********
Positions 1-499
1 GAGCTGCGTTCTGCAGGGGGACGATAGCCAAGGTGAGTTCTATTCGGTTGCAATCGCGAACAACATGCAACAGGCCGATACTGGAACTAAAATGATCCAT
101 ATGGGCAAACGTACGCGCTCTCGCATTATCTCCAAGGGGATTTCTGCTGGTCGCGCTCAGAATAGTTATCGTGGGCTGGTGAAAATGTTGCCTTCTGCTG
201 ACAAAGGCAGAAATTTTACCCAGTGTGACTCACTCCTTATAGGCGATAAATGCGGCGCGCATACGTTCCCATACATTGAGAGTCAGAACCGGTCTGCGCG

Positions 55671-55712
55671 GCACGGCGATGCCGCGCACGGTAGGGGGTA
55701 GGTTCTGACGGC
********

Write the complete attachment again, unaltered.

Positions 1-499
1 GAGCTGCGTTCTGCAGGGGGACGATAGCCAAGGTGAGTTCTATTCGGTTGCAATCGCGAACAACATGCAACAGGCCGATACTGGAACTAAAATGATCCAT
101 ATGGGCAAACGTACGCGCTCTCGCATTATCTCCAAGGGGATTTCTGCTGGTCGCGCTCAGAATAGTTATCGTGGGCTGGTGAAAATGTTGCCTTCTGCTG
201 ACAAAGGCAGAAATTTTACCCAGTGTGACTCACTCCTTATAGGCGATAAATGCGGCGCGCATACGTTCCCATACATTGAGAGTCAGAACCGGTCTGCGCG

Positions 55671-55712
55671 GCACGGCGATGCCGCGCACGGTAGGGGGTA
55701 GGTTCTGACGGC